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Black Mamas Matter

Smiling Mother Playing With Baby Son At Home

Black women and their babies have suffered centuries of injustice. Black women’s voices are co-opted, but not heard. Change must happen.

Facts are facts, Black women living in the South face historic, ongoing challenges to their health and wellbeing. While we can argue that all women in the South could have better health outcomes, the reality is that Black women and their babies have suffered centuries of neglect and injustice. Further, Black women’s voices are often co-opted, paraphrased, summarized but not heard. There are insightful and important solutions, strategies, and stories out there that most of us never take the time to hear. Change must happen.

In June 2015, SisterSong Women of Color Reproductive Justice Collective and the Center for Reproductive Rights launched Black Mamas Matter conversations on race, reproduction, parenting, and rights to build concrete steps to improve the maternal health of Black women in the South. Our coalition’s Angela Aina represented us at this important gathering, and continues to lead us forward. Over the past year, our team provided input to the toolkit that was developed from those conversations. In June 2016 Angela and I attended a reconvening of this amazing group in Atlanta to launch the Black Mamas Matter tool kit.

The toolkit itself contains excellent information along with strategies for change. Framing this work with a human rights lens is a strong and logical approach. Please take time to read and understand this work. I also learned a few other things at the gathering.

The words “reproductive justice” are highly charged in this circle (and many others), with people often equating this with abortion rights. Some question if these words may even need to be sent on vacation for a while in the South. While access to contraceptives and pregnancy termination are certainly implied, the fuller meaning of this concept is that women should have the right to decide if and when they will have children AND that they have the right to be healthy while carrying and delivering those children who can then be raised in safe and healthy communities that create opportunities for their well being and prosperity. This convergence of reproductive equity and maternal and child health is long overdue.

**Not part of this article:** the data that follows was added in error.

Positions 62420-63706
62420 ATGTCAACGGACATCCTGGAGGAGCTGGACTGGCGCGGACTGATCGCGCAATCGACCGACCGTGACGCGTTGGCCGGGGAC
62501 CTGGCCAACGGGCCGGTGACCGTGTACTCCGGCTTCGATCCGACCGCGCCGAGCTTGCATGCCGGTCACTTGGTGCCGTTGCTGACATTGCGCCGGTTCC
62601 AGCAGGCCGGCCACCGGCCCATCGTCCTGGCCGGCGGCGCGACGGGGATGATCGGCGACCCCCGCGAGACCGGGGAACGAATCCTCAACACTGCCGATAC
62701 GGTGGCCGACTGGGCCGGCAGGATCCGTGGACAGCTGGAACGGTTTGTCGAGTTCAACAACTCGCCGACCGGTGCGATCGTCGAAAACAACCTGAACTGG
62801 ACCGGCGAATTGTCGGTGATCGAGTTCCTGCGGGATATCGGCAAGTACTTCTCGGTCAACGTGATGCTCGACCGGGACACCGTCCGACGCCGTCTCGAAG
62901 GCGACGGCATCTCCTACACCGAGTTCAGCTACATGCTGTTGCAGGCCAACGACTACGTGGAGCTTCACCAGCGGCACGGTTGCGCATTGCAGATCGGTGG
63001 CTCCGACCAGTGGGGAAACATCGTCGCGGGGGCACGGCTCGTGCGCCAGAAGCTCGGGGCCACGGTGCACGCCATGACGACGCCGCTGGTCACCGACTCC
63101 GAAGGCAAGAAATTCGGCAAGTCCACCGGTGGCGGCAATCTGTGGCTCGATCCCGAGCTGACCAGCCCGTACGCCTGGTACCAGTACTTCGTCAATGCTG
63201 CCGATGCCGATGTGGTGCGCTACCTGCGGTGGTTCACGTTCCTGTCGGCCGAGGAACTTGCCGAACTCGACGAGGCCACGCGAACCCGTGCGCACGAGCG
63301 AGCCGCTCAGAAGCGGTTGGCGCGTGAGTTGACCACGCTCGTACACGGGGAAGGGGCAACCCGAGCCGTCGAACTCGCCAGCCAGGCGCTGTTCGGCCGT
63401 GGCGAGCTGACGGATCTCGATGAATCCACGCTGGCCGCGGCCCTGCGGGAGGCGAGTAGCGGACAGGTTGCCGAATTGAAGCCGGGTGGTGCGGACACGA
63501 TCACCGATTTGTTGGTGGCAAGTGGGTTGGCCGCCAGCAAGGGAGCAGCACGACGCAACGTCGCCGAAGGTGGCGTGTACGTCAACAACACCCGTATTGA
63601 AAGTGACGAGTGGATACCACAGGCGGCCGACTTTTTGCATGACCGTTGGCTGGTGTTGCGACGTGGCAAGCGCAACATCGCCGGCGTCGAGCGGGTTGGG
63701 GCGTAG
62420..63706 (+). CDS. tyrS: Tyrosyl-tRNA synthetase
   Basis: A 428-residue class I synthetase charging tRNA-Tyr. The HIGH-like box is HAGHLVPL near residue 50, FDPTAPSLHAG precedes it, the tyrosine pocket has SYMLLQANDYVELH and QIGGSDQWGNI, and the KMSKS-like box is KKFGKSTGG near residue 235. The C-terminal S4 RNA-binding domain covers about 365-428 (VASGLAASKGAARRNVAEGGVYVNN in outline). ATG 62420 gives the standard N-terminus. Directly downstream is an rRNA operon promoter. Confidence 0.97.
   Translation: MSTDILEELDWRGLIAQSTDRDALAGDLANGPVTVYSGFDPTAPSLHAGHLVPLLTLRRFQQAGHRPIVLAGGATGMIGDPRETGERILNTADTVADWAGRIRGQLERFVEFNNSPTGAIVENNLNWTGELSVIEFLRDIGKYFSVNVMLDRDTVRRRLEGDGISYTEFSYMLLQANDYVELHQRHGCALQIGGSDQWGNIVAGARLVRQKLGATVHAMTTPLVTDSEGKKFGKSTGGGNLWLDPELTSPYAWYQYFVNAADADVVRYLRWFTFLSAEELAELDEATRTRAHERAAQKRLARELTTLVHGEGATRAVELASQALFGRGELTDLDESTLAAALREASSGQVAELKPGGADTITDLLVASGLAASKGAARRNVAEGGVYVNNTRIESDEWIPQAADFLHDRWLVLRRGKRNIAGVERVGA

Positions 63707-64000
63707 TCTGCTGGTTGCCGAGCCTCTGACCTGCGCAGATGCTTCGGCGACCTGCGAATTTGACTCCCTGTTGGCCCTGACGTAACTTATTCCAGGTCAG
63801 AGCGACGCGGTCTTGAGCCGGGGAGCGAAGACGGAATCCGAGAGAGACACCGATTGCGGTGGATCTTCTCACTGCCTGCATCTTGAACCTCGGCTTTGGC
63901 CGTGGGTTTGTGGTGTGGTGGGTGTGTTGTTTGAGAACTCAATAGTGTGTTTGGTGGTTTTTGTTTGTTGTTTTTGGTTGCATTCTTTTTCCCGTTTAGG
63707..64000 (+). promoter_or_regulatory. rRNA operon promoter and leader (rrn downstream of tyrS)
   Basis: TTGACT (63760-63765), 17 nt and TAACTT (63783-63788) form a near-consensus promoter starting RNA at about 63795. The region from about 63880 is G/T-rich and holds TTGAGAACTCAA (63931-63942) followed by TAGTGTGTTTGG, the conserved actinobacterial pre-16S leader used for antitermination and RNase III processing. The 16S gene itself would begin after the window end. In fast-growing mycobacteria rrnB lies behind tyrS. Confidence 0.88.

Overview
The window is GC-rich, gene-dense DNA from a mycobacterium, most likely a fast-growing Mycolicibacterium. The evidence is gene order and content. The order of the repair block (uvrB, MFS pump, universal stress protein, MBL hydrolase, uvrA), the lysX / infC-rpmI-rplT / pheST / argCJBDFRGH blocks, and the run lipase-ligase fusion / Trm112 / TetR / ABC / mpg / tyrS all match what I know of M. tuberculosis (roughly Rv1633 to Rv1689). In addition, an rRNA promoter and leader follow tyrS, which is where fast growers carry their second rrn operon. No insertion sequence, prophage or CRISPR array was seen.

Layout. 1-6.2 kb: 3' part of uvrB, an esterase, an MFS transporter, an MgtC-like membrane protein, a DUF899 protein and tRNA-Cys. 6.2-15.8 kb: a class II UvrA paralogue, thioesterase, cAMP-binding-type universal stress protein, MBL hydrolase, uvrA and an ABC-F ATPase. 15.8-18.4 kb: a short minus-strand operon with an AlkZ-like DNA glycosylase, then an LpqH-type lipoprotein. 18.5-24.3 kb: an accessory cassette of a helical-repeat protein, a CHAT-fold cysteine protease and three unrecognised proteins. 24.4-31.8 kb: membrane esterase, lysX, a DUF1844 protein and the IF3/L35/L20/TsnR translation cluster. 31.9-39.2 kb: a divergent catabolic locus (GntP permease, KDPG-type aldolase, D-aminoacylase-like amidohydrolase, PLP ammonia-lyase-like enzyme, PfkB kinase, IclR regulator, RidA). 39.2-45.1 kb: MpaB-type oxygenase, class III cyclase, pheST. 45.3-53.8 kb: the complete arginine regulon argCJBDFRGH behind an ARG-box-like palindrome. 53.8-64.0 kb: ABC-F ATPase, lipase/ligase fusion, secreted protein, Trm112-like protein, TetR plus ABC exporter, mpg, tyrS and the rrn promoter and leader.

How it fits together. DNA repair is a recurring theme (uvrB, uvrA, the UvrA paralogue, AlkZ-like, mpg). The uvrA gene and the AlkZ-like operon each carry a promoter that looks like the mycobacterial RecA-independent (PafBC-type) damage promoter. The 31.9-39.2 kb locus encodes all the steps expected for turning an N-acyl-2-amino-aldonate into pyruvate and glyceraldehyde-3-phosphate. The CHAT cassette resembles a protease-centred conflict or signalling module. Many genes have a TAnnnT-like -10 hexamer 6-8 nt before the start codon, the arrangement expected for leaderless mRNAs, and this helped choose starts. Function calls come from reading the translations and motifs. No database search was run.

New movements are sorting themselves out. Relationships, links and platforms are being built as a generation and population are fed up with the status quo. The Trust Black Women organization, for example, is building solidarity with the Black Lives Matter movement. Groups such as SisterSong are expanding their vision to include issues around maternal and infant mortality. There are many competing issues and allies must provide space and respect as this work grows. White leaders need to follow…and listen. While I might be ready to go full tilt into a new movement, this is not my place and I need to honor the process.

Finally, this is a time for complex thinking around intersectionality. For example, any midwife starting or leading a birth center faces many challenges. A Black midwife faces those same challenges layered upon all the other injustices and road blocks she faces as well as patients who need extra care for their hearts as well as their bodies. I may be insanely busy some days as a director and feel like I’m navigating river rapids, but a Black woman director is feeling the same way AND paddling upstream instead of down. I don’t have answers. It wasn’t my choice to get the easier road. But it is my responsibility to understand my role in the system and use that knowledge to activate toward equity.

The Black Mamas Matter conversations will hopefully continue. We all can begin by reviewing this report, starting conversations and working to shake things up here in the South.

By Sarah Verbiest, Every Woman Southeast Coalition Director

About the Toolkit

This toolkit begins by explaining the human rights framework as it applies to maternal health, and then examines the data and research on maternal health in the U.S. with a special focus on racial disparities. To help bring that data to life, the toolkit includes personal stories about sexual, reproductive, and maternal health from Black women living in the South. The toolkit also contains an overview of policy recommendations proposed by various stakeholders. The policy brief is followed by a list of resources that advocates can consult for more information, a set of talking points on maternal health, and a set of suggestions for building connections and dialogue with other stakeholders engaged in Black maternal health across the country.

Read the toolkit here.

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